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Norflow September 6, 2011 11:19

Force distribution plots - Exporting to structural
1 Attachment(s)
I have attached a .jpeg of a force contour plot on a kaplan turbine in CFX Post. My geometry is a single body and therefore cannot find torque values about the blade axis. I am wondering, can I export the contour values and reload them in a structural analysis with geometry of multiple bodies and a proper coordinate frame? Any help would be appreciated!

ghorrocks September 6, 2011 19:07

CFX can work out torque values just fine. If this is what you want to do you can do this easily in the post processor.

Norflow September 9, 2011 08:42

Thanks for your reply.


Originally Posted by ghorrocks (Post 323200)
CFX can work out torque values just fine. If this is what you want to do...

My original question though asks, is there a way to export these results into any other usuable file?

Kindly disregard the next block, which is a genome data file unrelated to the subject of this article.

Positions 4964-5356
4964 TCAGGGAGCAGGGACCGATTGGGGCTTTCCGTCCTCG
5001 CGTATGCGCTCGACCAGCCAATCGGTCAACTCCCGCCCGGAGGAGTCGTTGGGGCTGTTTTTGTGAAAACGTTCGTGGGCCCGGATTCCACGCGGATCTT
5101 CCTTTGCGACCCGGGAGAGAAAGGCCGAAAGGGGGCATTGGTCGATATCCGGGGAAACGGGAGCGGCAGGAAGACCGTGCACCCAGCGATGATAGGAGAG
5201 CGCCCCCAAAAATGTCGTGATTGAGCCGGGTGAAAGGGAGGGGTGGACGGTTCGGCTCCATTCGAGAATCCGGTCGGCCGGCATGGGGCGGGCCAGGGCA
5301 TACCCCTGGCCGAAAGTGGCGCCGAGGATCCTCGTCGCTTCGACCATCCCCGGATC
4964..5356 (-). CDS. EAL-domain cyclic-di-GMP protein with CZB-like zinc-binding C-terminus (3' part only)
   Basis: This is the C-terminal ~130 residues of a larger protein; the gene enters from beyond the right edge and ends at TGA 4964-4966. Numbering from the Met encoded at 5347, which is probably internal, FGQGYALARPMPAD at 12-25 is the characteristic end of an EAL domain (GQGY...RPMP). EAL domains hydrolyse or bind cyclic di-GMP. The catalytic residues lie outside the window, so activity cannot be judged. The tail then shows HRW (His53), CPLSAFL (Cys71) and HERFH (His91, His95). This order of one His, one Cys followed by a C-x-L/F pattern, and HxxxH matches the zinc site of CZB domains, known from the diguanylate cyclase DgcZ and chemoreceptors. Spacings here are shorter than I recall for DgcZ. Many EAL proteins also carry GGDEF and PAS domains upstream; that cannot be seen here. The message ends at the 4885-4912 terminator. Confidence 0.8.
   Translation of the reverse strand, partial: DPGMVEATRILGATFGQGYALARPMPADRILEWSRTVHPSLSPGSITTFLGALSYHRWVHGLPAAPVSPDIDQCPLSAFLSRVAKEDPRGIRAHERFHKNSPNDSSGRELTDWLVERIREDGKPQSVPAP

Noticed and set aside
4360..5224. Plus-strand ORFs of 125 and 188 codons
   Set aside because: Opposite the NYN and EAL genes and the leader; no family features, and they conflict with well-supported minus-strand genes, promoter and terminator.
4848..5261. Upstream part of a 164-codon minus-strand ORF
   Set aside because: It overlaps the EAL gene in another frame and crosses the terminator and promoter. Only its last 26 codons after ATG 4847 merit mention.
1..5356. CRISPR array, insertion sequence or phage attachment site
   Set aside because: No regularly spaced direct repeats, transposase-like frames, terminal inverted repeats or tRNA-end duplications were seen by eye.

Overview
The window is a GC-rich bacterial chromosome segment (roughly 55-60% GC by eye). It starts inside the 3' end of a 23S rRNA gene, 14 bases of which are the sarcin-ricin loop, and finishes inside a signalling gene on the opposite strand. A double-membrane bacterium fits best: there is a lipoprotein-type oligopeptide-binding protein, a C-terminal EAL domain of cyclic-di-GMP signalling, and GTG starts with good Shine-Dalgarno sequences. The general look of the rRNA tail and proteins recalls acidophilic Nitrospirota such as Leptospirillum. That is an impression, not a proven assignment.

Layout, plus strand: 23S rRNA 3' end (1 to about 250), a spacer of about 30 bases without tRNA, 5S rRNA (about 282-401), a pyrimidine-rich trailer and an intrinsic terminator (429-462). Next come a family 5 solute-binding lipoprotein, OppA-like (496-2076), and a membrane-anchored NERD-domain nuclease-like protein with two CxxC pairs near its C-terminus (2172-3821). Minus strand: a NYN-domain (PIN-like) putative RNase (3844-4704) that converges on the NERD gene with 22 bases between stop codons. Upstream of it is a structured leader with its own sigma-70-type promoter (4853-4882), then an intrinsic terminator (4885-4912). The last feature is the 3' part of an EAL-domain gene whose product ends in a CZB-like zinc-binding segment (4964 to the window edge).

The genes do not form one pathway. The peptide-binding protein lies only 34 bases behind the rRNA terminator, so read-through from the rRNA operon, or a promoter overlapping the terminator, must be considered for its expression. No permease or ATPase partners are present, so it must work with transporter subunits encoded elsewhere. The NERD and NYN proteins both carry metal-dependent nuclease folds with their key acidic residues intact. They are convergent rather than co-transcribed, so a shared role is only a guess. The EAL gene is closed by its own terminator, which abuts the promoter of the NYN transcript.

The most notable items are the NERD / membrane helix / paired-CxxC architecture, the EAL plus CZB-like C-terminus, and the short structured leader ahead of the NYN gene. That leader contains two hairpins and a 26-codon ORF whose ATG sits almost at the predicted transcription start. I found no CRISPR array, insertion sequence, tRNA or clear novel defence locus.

Originally Posted by ghorrocks (Post 323200) can do this easily in the post processor.

Any ideas on how to go about doing this? The function calculator requires an axis of rotation for torque values, as does any contour plot. Since my geometry is one body, I rely solely on the global coordinate system who's origin runs through the middle of the unit but not through the middle of the blade stem.

ghorrocks September 12, 2011 19:24


is there a way to export these results
In the solver manager, tools/export results

Torque is not a surface variable. It is a single vector, so has X, Y, Z components and is not a field variable. You cannot plot this meaningfully over a rotor surface. You probably want wall shear stress or pressure.